By Eileen Flynn ’20
This is an important time of the year for raising awareness for different diseases. Like professionals have done in the past, using sports to promote donations and awareness can help each cause in a special way. In the past, role models in various sports have brought to light the effects certain diseases can have on a person’s life.
In 1941, baseball lost New York Yankees legend Lou Gehrig to Amyotrophic Lateral Sclerosis (ALS) disease. Gehrig’s speech announcing his diagnosis is remembered today due to his sincerity and compassion towards the sport he loves and the challenges he faced.
Even in the last decade, ALS has gained attention due to yet another talented baseball player, this time at the collegiate level. Pete Frates captained the Boston College baseball team in 2007, and only five years later, he also was diagnoised with the disease.
Using sports to familiarize the disease to the public, Frates initiated the nationwide “Ice Bucket Challenge” to spark fundraising and awareness of the disease. Sports fans everywhere joined together to help fight what seemed like an impossible battle to overcome.
The value of sports goes way beyond just the joy that comes from playing. Relationships between the players grow so strong that they are able to help fight diseases such as ALS. The club sports players at Providence College recognized this opportunity and have made it a part of their efforts during their hectic seasons.
The men’s club ice hockey team recently hosted their annual “Pink the Rink” game in honor of National Breast Cancer Awareness Month. Every year, the team designs pink shirts with their club team name, along with the appropriate pink ribbons for Breast Cancer Awareness month.
The team sold the t-shirts for $20 in order to promote the awareness of the disease. On Oct. 27, friends and family came out to support the team and the important cause. The rink was full of pink pride, as players dressed in their pink socks and jerseys while fans wore their pink t-shirts. “We decided on a pink the rink game because it’s a fundraiser that brought together our fans and our team to fight against a disease that affects so many people’s lives,” said CJ Joyce ’20. “We knew that it was important to have our fans support not only us, but a great cause by showing up and purchasing shirts.”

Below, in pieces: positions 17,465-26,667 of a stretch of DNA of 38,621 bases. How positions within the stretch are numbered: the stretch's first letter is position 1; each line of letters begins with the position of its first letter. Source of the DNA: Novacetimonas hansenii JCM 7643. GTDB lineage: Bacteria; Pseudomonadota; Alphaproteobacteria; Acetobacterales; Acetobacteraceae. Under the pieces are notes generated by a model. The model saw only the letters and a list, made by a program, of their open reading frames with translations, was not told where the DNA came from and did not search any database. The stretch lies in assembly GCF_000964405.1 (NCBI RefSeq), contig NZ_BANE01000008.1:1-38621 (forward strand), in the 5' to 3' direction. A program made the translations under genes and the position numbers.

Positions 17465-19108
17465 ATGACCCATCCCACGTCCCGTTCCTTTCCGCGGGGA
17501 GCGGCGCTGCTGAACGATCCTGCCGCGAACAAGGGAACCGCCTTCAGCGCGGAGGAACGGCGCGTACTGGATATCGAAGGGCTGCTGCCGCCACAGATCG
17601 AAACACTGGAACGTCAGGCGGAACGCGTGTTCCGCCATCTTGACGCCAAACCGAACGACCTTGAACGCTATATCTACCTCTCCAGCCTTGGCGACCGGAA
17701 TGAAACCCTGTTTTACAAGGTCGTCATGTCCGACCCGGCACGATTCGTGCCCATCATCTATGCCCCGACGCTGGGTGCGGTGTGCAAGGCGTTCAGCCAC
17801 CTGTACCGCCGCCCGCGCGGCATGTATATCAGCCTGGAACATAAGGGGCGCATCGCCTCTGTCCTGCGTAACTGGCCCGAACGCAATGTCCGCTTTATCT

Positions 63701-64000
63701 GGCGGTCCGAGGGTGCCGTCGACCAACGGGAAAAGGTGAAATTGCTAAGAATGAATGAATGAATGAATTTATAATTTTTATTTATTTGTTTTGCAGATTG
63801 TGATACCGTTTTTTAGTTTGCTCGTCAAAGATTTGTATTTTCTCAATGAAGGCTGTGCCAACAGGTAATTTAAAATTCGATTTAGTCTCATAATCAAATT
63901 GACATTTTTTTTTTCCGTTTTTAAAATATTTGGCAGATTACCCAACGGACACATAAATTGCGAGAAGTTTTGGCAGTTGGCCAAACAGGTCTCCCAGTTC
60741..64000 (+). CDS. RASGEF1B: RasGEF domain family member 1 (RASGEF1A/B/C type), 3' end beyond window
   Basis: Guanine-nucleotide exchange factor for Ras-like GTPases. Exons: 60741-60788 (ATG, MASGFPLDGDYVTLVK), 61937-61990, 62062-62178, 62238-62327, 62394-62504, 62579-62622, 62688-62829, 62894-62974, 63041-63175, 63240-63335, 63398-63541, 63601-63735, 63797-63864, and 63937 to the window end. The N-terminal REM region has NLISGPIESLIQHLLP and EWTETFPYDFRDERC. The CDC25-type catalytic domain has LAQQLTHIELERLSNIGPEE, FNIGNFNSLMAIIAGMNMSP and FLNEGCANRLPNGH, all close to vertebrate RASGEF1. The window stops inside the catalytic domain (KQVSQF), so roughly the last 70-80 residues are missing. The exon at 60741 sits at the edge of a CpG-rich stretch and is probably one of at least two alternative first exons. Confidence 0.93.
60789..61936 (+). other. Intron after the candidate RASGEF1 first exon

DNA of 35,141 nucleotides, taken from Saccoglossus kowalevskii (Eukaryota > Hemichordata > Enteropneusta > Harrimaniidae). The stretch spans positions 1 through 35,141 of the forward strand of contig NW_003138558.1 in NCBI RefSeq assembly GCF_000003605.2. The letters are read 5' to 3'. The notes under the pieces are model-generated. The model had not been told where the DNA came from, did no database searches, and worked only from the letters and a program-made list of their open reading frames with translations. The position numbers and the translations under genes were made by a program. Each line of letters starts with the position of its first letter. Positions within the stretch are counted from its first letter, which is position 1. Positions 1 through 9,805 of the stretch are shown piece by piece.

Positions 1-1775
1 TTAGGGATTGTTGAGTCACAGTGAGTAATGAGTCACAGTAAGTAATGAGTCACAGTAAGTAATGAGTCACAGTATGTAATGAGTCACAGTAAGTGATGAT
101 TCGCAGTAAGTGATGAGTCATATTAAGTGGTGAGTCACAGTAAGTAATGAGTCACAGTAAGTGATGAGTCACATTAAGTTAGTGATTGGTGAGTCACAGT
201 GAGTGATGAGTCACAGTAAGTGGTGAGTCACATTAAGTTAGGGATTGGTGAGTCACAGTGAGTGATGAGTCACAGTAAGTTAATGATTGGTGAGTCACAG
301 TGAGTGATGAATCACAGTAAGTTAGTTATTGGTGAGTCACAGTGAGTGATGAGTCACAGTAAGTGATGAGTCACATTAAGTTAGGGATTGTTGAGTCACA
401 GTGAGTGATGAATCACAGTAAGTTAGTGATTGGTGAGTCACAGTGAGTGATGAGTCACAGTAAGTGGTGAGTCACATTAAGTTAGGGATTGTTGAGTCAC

Another team at PC looking to use sports to raise awareness for an important cause is club rugby. This month the team is participating in “Movember” in efforts to raise awareness for men’s health.
Friends and families are asked to donate money to their cause, and in return, the boys will grow, or try to grow, a mustache. Nate Jakatis ’20, the captain of the rugby team, explains why it is important for their team to draw attention to men’s health.
“There’s a growing awareness around sports of all kinds about the effects that concussions can have on a person’s overall mental health, from short term to long term, and the damage that they can do if they don’t take care of the injury.”
Since head injuries are common in this sport, Jakatis and the team hope to encourage men to “look out for each other and help those struggling with mental illness who might not feel comfortable asking for help—even if we all can’t grow legendary ’staches just yet.”